Monrovia, California native William McFarland joined the U.S. Army because he knew he wanted to do something with his life that was truly meaningful. After enlisting, McFarland was sent to South Carolina’s Fort Jackson for basic training. Like many recruits, he had a hard time adjusting to life in the military, and to South Carolina’s humidity. Right off the bat, his instructors told him one of the most important things he needed to know as a soldier: There is no “you” in the Army. Instead of becoming more intimidated, McFarland found his instructor’s words comforting. He believed his drill sergeant’s promise to make him into a better man.

After completing basic, McFarland was trained in logistics at Fort Riley in Kansas and was later deployed to Egypt. This new foreign assignment proved to be quite the learning experience. McFarland learned a lot about the Egyptian people and their rich cultural history. In addition to broadening his perspective, McFarland also gained new appreciation for his own country. After seeing the hardships endured by those living in the Sinai Desert, he understood for the first time how exceptional the quality of life in America really is.

During his time in the service, McFarland became a single parent. Luckily, his mother and sister generously agreed to watch over his son while he traveled the world serving the country. McFarland was on assignment in South Korea, when the Gulf War began. It was there he realized he needed to play a bigger part in his now 6-year-old son’s life. After leaving the Army, McFarland found his transition back to civilian life difficult at first. Having spent all his adult life in the military, he was faced with the daunting prospect of finding his first job in his 30s.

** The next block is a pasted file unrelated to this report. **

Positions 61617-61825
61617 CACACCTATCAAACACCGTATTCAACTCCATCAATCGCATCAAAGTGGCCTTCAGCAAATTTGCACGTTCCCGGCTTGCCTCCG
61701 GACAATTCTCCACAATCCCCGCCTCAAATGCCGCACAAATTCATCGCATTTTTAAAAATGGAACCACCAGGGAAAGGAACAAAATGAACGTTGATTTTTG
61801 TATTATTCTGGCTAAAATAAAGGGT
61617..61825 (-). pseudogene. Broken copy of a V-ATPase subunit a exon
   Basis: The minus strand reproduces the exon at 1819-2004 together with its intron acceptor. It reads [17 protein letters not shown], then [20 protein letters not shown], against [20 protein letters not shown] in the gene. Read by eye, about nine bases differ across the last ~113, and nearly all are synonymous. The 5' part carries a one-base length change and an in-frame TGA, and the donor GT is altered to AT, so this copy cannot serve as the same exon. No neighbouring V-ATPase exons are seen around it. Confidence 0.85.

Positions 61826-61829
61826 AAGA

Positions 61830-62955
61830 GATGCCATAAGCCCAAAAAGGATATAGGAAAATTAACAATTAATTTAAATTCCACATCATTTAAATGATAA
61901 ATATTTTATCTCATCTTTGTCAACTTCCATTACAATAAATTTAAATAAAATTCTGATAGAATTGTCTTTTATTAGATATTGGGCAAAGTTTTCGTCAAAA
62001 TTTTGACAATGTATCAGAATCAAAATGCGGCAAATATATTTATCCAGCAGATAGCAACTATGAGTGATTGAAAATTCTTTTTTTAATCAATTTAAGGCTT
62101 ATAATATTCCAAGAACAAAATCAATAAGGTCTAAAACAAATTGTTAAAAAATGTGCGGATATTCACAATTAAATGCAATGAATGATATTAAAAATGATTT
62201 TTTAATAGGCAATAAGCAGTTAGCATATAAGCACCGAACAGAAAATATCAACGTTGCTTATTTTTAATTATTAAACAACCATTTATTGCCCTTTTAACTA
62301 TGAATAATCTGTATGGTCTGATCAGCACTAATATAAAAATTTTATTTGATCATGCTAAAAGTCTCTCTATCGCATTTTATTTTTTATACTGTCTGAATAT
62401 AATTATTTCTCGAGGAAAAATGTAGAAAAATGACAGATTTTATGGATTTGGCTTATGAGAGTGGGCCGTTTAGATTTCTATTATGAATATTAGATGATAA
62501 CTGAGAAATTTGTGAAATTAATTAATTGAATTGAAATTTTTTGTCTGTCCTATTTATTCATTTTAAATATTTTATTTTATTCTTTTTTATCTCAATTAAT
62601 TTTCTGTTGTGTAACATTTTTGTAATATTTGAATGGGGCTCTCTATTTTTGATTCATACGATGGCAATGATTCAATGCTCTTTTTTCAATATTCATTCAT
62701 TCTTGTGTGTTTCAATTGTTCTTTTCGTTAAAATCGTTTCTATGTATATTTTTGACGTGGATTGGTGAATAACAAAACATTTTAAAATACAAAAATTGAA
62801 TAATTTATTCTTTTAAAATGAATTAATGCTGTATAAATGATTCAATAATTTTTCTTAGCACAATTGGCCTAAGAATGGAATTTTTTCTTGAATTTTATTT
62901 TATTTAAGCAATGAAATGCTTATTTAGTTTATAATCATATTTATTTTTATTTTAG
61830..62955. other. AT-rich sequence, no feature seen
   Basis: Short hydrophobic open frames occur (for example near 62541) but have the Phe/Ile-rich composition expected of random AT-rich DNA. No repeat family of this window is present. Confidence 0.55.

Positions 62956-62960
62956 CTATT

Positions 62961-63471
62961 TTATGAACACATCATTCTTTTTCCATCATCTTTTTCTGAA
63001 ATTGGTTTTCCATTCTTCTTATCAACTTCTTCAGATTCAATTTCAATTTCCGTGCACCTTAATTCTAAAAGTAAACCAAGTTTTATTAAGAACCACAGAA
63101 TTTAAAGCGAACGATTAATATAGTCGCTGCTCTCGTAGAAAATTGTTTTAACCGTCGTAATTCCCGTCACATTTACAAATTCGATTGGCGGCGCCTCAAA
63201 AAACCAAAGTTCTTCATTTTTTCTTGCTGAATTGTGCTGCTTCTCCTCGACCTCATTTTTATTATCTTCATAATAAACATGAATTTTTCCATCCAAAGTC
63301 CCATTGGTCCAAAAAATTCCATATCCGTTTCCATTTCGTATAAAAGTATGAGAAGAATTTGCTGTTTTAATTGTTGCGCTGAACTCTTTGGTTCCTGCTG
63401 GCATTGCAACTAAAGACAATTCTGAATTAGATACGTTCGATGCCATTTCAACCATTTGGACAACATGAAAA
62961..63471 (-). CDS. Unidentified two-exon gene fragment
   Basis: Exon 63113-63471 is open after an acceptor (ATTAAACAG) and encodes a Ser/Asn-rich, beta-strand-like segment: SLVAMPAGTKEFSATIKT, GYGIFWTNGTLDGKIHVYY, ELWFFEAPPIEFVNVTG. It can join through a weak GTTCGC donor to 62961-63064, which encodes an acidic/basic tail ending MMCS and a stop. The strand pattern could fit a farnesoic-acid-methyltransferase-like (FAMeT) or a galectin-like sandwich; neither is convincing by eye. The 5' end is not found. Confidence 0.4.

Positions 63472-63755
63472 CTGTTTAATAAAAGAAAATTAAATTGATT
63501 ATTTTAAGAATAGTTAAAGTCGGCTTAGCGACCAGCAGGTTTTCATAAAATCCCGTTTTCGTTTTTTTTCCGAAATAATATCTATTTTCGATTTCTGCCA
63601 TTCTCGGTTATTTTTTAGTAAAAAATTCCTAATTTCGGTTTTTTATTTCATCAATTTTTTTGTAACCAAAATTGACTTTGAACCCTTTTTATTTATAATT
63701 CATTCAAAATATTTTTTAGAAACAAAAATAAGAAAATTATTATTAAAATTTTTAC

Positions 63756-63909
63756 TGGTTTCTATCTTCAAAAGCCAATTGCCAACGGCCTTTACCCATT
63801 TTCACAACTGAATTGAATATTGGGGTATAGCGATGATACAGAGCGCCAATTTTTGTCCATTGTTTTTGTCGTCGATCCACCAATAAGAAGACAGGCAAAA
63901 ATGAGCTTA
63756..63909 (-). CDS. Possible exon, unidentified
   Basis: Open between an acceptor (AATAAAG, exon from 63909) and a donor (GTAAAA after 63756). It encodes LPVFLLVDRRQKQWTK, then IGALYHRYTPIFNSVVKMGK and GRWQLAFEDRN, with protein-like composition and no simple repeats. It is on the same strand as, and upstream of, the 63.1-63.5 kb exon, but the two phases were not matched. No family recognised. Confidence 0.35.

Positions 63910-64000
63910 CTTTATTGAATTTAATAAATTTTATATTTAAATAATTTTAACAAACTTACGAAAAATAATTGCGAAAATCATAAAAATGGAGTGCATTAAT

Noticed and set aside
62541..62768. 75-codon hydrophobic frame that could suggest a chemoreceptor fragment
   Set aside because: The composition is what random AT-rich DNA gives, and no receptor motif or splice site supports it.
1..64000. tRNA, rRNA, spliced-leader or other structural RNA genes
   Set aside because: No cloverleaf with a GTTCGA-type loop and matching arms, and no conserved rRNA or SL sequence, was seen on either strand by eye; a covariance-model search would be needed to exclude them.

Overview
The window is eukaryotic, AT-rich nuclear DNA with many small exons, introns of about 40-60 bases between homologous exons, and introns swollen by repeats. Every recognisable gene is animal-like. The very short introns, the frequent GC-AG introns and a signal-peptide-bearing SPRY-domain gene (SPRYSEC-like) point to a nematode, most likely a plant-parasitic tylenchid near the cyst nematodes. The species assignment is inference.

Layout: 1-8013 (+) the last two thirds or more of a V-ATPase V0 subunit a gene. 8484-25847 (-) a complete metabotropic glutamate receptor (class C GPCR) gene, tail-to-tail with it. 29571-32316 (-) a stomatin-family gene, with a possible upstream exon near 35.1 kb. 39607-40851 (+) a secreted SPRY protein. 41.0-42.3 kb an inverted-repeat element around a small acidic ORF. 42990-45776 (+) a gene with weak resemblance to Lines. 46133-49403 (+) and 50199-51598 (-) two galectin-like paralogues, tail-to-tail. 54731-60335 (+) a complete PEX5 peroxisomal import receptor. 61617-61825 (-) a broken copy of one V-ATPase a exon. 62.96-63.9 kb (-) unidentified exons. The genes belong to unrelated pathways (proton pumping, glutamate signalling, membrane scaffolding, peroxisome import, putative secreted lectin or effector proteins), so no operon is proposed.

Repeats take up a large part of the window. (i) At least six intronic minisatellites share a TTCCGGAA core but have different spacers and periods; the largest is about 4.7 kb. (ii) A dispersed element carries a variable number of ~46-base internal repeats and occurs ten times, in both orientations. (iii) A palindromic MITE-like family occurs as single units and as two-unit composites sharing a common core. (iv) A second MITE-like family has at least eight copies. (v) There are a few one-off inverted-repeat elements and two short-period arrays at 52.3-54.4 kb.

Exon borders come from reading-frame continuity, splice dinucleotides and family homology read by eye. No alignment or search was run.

Eventually, McFarland found work in the U.S. Postal Service and relocated his family to Atlanta. In spite of the move, his love of the San Francisco Giants was undiminished. At the turn of the millennium, McFarland’s son felt the need to serve his country. Although William was incredibly proud that his son wanted to follow in his footsteps, he was also understandably worried about the dangers he would face as a solider in a post-9/11 world. Parental anxiety aside, McFarland is happy his son will get a chance to learn the value of integrity and responsibility the same way he did.

When asked what civilians can do to honor veterans, McFarland spoke of the importance of offering those in the military community a helping hand when they need one. “It takes more than a bumper sticker to support the troops. A lot of veterans are coming back in dire situations. There’s a lot of volunteer work that can be done that can help them. If we really want to be a nation that supports its troops, we have to be about action. It can’t be about talking or waiting on politicians to do it. We have to do it for them because they have made a sacrifice most of us will never know about.”

Mario McKellop is a freelance writer who has covered the pop culture beat since 2010.